Fame, What’s your name? quasi and statistical gender discrimination in an art valuation experiment
journal contributionposted on 2023-05-21, 15:34 authored by Jean Robert HoffmannJean Robert Hoffmann, Coate, B
We conduct five experimental studies to examine whether and what kind of gender discrimination explains deep and persistent gender gaps in the art market. 1112 participants chose between male and female-originated artworks with and without artist information. Gender-specific artist names did not affect personal preferences or preference norms. They did however cause significant swings towards male artworks when participants were incentivised to guess the more pedigreed or more expensive artwork. When artist name information was controlled, manipulating artist fame information shifted preference norms towards artworks of males, who are more famous on average. Overall we find no taste-based but significant statistical gender discrimination. We also find quasi gender discrimination, in which discrimination based on a particular characteristic (fame) may be falsely attributed to a highly-correlated one (gender).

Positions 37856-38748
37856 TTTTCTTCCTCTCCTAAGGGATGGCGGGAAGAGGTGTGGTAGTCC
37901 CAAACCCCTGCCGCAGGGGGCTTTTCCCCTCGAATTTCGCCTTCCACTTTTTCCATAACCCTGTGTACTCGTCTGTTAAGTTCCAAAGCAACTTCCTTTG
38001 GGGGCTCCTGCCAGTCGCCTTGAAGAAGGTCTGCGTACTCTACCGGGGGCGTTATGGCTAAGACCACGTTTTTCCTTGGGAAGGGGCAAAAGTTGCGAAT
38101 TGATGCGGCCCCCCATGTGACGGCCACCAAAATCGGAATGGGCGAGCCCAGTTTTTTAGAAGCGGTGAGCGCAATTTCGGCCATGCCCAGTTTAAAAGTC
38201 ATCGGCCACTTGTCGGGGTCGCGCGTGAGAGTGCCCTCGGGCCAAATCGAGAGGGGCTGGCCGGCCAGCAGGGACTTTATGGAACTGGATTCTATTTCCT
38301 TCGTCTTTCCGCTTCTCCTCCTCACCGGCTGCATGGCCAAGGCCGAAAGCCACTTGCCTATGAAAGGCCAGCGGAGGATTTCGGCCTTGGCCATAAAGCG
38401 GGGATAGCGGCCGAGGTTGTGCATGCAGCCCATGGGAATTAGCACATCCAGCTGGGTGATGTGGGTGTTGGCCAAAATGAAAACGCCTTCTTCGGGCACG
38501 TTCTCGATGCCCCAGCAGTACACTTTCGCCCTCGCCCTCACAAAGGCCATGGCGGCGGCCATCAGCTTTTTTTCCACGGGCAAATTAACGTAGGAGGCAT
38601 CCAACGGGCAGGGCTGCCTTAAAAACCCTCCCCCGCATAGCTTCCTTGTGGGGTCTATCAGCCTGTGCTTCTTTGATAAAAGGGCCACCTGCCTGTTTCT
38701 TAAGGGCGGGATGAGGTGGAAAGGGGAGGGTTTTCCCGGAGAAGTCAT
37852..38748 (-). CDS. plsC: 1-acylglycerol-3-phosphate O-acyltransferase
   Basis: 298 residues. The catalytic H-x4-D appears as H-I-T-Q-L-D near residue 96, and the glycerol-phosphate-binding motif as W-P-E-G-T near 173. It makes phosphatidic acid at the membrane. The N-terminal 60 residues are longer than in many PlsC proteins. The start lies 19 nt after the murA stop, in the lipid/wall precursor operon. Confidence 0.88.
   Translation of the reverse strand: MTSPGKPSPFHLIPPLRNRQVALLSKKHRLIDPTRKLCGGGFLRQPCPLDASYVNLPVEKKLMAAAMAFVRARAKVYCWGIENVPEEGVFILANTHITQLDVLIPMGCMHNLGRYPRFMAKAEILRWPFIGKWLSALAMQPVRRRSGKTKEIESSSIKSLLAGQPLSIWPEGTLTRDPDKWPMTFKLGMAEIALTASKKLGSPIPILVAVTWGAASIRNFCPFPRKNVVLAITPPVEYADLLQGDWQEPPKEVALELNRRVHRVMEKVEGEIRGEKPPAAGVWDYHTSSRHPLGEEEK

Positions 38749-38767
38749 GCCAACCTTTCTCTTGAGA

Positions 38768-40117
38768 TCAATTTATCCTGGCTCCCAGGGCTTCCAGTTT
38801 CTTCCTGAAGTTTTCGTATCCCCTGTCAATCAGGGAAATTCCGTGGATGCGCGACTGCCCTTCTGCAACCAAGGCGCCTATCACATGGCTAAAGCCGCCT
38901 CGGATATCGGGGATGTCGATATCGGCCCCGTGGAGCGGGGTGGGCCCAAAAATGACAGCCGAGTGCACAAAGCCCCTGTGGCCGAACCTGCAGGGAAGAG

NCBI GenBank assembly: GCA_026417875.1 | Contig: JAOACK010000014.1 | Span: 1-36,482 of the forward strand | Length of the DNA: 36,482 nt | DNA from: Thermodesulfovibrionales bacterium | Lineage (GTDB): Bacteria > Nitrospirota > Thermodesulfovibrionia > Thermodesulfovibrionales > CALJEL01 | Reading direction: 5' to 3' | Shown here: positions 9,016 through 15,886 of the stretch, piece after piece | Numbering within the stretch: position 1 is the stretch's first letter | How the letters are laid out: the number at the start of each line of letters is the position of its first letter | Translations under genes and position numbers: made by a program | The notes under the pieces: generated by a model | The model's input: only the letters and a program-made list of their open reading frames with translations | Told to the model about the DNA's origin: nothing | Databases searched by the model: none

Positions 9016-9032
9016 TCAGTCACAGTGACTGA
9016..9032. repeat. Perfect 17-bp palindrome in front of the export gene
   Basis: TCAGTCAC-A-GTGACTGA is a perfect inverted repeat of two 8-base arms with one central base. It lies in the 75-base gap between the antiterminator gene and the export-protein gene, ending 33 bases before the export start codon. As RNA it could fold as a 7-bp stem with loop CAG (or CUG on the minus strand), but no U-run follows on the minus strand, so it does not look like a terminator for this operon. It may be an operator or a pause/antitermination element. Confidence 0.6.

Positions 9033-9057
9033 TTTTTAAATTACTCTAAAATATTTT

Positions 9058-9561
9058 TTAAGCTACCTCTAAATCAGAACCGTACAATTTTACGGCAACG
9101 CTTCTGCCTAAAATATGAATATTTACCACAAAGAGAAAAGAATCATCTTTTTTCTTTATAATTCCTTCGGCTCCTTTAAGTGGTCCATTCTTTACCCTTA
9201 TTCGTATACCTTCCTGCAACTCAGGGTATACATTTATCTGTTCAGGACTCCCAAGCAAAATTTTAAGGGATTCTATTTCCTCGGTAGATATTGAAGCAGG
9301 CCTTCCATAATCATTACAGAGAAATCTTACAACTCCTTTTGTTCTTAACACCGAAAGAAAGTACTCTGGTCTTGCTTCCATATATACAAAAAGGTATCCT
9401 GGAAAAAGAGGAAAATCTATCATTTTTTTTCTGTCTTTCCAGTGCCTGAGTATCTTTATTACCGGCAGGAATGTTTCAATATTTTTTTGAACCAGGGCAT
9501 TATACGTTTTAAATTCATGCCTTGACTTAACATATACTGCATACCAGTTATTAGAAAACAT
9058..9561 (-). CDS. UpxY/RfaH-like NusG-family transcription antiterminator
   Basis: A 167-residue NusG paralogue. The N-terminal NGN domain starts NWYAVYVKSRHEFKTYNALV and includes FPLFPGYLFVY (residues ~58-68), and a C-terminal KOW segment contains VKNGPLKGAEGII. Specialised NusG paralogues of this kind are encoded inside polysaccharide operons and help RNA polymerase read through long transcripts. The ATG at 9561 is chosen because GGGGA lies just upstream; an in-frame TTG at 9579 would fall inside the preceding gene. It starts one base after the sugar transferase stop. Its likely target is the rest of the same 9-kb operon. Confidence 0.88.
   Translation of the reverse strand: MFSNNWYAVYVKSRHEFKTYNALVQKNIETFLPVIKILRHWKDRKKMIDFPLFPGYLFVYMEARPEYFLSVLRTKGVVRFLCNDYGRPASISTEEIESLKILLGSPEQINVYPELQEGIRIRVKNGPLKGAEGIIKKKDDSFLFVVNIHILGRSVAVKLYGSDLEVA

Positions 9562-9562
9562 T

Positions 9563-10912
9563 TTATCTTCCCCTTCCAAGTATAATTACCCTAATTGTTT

Publication titleJournal of Economic Behavior & Organization
Place of publicationNetherlands
Rights statementCopyright (2022). Published by Elsevier B.V. This is an open access article under the terms of the Creative Commons Attribution License (https://creativecommons.org/licenses/by/4.0/), which permits use, distribution and reproduction in any medium, provided the original work is properly cited.